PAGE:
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Association of Lifetime Cognitive Engagement and Low β-Amyloid Deposition

Susan M. Landau, PhD; Shawn M. Marks, BS; Elizabeth C. Mormino, PhD; Gil D. Rabinovici, MD; Hwamee Oh, PhD; James P. O’Neil, PhD; Robert S. Wilson, PhD; William J. Jagust, MD
Arch Neurol. 2012;69(5):623-629. doi:10.1001/archneurol.2011.2748.
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Objective To assess the association between lifestyle practices (cognitive and physical activity) and β-amyloid deposition, measured with positron emission tomography using carbon 11–labeled Pittsburgh Compound B ([11C]PiB), in healthy older individuals.

Design Cross-sectional clinical study.

Setting Berkeley, California.

Participants Volunteer sample of 65 healthy older individuals (mean age, 76.1 years), 10 patients with Alzheimer disease (AD) (mean age, 74.8 years), and 11 young controls (mean age, 24.5 years) were studied from October 31, 2005, to February 22, 2011.

Main Outcome Measures Cortical [11C]PiB average (frontal, parietal, lateral temporal, and cingulate regions) and retrospective, self-report scales assessing participation in cognitive activities (eg, reading, writing, and playing games) and physical exercise.

Results Greater participation in cognitively stimulating activities across the lifespan, but particularly in early and middle life, was associated with reduced [11C]PiB uptake (P < .001, accounting for age, sex, and years of education). Older participants in the highest cognitive activity tertile had [11C]PiB uptake comparable to young controls, whereas those in the lowest cognitive activity tertile had [11C]PiB uptake comparable to patients with AD. Although greater cognitive activity was associated with greater physical exercise, exercise was not associated with [11C]PiB uptake.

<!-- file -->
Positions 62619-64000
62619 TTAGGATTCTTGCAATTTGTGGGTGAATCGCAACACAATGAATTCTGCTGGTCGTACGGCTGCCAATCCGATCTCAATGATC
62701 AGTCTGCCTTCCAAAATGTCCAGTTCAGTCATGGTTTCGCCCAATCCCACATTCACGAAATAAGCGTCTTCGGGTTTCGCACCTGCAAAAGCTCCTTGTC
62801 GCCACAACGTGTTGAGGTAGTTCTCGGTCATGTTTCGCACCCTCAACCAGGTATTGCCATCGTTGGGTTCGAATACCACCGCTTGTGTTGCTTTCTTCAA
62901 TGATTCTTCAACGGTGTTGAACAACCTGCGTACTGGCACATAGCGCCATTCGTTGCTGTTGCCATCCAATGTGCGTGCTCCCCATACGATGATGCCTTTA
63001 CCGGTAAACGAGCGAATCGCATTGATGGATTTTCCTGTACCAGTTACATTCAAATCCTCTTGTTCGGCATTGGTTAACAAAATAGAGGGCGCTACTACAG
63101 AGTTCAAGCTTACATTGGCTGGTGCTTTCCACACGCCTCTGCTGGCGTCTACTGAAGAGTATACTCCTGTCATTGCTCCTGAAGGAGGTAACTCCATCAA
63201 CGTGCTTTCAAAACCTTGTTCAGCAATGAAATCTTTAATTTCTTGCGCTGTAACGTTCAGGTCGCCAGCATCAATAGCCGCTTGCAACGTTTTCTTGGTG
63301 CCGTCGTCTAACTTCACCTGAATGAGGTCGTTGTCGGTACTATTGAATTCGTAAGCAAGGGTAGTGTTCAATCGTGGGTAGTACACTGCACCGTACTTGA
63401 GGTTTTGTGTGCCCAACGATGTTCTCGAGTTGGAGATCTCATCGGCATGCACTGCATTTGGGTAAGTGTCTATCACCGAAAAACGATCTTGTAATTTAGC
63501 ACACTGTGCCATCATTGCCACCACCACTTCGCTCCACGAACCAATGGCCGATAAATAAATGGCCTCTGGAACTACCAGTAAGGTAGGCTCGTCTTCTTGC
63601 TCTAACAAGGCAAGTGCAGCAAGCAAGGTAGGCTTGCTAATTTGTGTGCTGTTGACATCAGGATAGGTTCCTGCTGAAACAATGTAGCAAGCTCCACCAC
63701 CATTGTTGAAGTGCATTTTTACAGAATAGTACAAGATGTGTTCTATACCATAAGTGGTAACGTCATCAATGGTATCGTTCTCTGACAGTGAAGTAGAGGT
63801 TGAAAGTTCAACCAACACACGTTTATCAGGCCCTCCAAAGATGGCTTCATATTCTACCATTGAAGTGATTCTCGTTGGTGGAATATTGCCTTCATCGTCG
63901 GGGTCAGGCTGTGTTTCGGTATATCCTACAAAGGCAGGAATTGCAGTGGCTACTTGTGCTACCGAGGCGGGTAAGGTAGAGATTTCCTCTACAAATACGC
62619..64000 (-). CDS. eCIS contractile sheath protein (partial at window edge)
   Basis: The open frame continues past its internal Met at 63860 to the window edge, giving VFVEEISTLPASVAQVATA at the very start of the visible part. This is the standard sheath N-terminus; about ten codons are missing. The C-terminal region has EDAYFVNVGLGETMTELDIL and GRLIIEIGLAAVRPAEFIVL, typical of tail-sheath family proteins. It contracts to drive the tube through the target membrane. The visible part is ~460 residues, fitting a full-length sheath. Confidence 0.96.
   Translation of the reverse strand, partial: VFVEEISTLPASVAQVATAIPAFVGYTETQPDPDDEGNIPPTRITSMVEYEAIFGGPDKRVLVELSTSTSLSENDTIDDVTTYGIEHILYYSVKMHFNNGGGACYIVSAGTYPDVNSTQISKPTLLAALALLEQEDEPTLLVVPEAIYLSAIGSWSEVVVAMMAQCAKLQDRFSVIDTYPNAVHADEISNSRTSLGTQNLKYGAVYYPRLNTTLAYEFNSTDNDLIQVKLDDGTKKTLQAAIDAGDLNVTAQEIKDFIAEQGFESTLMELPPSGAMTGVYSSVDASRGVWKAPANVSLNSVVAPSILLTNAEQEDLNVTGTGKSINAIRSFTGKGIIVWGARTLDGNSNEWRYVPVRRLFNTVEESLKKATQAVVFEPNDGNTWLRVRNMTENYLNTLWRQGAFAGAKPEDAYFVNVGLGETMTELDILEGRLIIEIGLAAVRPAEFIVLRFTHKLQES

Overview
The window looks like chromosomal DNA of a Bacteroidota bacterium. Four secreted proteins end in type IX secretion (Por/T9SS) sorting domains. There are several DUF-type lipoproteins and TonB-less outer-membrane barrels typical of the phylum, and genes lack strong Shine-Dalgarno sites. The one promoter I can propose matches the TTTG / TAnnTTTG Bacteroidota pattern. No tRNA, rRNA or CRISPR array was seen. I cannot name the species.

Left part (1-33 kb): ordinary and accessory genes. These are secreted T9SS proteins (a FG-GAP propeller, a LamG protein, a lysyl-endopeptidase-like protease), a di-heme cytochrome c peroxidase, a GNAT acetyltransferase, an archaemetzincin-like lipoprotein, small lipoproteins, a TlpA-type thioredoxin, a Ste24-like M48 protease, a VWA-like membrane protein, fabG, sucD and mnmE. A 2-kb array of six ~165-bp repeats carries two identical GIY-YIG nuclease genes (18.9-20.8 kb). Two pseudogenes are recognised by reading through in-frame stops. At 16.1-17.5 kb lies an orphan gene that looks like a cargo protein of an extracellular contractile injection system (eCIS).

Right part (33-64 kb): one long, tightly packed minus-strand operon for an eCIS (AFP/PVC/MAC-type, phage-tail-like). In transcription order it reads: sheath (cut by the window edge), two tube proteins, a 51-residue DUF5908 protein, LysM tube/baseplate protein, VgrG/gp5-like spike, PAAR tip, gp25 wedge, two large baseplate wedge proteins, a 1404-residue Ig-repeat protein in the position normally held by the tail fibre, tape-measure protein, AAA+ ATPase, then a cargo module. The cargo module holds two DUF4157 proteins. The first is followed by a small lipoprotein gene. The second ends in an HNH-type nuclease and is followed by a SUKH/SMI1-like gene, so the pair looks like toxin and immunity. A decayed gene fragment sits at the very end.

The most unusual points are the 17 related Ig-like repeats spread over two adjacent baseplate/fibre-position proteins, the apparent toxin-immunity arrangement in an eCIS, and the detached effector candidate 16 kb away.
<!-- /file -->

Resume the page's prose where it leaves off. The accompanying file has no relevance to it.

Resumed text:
Conclusions Individuals with greater early- and middle- life cognitive activity had lower [11C]PiB uptake. The tendency to participate in cognitively stimulating activities is likely related to engagement in a variety of lifestyle practices that have been implicated in other studies showing reduced risk of AD-related pathology. We report a direct association between cognitive activity and [11C]PiB uptake, suggesting that lifestyle factors found in individuals with high cognitive engagement may prevent or slow deposition of β-amyloid, perhaps influencing the onset and progression of AD.

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Figure 1. Individuals with greater cognitive engagement show reduced amyloid burden. Carbon 11–labeled Pittsburgh Compound B ([11C]PiB) in cognitively normal older participants (x-axis) is inversely associated with past cognitive activity (y-axis) (linear regression, β = −1.73 ± 0.47; P < .001). Both variables are residual values after correcting for age, sex, and years of education.

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Figure 2. Cognitively normal older individuals with the lowest cognitive activity have amyloid burden that resembles that of patients with Alzheimer disease (AD). A, Carbon 11–labeled Pittsburgh Compound B ([11C]PiB) indices, reflecting amyloid deposition, in 10 patients with AD and 11 young controls were compared with older controls, who were subdivided into tertiles based on past cognitive activity scores. Within older controls, the cognitive activity tertiles differed from one another (P = .001 by the Kruskal-Wallis test) such that the lowest tertile had higher [11C]PiB uptake than the middle tertile (P = .04 by the Mann-Whitney test) and the top tertile (P = .001 by the Mann-Whitney test). The middle and highest tertiles were marginally different (P = .06). Patients with AD had higher [11C]PiB levels compared with older controls overall (P < .001) and young controls (P < .001). Young controls had lower [11C]PiB levels than older controls overall (P = .04). B, Regions in which past cognitive activity is inversely associated with [11C]PiB (blue; P = .001, cluster size = 100 voxels; controlling for age, sex, and years of education) overlaid, for comparison, on the set of regions used to calculate the mean cortical [11C]PiB indices for each study participant (cyan), which are plotted in A and listed in Table 2.

Tables

References

Correspondence

July 1, 2012
Hui-Xin Wang, PhD
Arch Neurol. 2012;69(7):940-941. doi:10.1001/archneurol.2012.507.
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